While many Spanish table grape growers saw shortages in the season that just finished recently, producer Moyca was able to keep consistent supplies and quality throughout thanks to a mix of diverse production areas, field practices and new plantings.
Speaking with PBUK during the Amsterdam Produce Show & Conference, Josefina Mena of Moyca said the last shipment of the campaign was sent on November 15.
“We’ve had regular quality that has been very good throughout the whole campaign,” Mena said.
“We’ve had good management from our technical team and that way when the campaign comes the result is there. We have various production zones.
She added weather had been cool but without frosts, which is an ideal scenario combined with hot days to spur good colouring in the fruit.
Mena highlighted major markets such as the UK, the Netherlands, Scandinavia, Dubai and Canada, while the company also had a good counter-seasonal deal shipping table grapes to South Africa.
“We have a have a lot of customers and commitments with programmes. They have asked for extra, which shows they trust in our product. And they don’t just trust the product but they want more of it,” she said.
She said the company had added new packaging concepts as a point of difference for retail including 500g paper ‘basket’ packs, while Moyca was getting good feedback for proprietary varieties with grapes including Sun World’s Midnight Beauty, Sable, Starletta, Autumn Crisp, Adora and Scarlotta.
“We’re always planting more,” she said, adding the company was managing 50 different varieties in a bid to cater to a wide range of consumer tastes across markets.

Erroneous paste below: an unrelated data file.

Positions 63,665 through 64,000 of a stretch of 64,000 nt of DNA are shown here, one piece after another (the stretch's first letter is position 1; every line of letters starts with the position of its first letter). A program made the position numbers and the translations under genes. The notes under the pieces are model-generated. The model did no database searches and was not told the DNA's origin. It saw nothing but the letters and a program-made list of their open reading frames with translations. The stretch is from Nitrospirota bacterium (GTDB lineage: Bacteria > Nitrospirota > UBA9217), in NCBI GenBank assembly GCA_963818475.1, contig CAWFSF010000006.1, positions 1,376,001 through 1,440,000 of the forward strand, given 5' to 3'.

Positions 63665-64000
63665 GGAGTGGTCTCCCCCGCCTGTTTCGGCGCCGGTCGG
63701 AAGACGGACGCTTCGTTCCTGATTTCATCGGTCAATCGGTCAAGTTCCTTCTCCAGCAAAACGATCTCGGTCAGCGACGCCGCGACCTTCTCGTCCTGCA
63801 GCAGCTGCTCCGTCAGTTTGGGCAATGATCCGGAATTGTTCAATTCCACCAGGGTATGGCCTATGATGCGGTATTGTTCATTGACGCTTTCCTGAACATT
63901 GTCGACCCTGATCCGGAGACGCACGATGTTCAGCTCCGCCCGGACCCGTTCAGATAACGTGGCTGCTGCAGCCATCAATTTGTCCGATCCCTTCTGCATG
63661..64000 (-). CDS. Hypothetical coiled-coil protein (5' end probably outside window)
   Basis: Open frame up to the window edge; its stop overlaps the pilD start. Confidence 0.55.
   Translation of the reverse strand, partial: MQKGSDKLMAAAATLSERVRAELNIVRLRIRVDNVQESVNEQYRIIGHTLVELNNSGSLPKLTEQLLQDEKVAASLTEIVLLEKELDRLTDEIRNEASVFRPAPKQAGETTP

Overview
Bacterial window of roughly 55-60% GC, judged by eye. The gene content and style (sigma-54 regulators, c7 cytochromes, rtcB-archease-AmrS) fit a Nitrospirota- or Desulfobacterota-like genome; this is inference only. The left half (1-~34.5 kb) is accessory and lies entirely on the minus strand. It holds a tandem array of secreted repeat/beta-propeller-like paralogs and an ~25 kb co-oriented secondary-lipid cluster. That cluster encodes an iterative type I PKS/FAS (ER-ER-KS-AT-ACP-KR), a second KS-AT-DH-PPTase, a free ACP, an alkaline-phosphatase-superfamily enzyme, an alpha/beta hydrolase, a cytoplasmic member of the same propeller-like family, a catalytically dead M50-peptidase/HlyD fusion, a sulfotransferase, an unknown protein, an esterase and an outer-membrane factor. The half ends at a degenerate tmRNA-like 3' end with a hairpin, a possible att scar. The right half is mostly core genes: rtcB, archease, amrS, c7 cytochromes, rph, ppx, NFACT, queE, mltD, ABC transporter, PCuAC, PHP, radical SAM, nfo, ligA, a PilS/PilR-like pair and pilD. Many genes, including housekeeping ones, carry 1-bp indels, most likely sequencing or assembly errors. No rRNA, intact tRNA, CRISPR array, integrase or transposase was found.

Another relatively new development for Moyca is the introduction of organic table grapes.
“It has been a success – last year we had our first [red] organic grapes,” she said, mentioning there were plans to plant more organic grapes with the inclusion of white varieties.
While Moyca exports to Hong Kong, Mena is also hopeful the Spanish government will be able to successfully negotiate access to the Chinese mainland for Spanish grapes.
“They’ve [Chinese authorities] asked for all the documentation, they’ve visited and they like what they see,” she said.
“They are trying to open it up, and Chinese companies have been in contact and are hoping it opens. But it’s an issue between governments.”
When asked about the Amsterdam Produce Show and Conference, Mena said it was a great networking opportunity in a relaxed, intimate environment.
“It has grown and it’s true that the level of visitors is very good because they are from many Northern European markets. You can chat calmly, propose ideas, products, discuss the company, I think it’s great,” she said.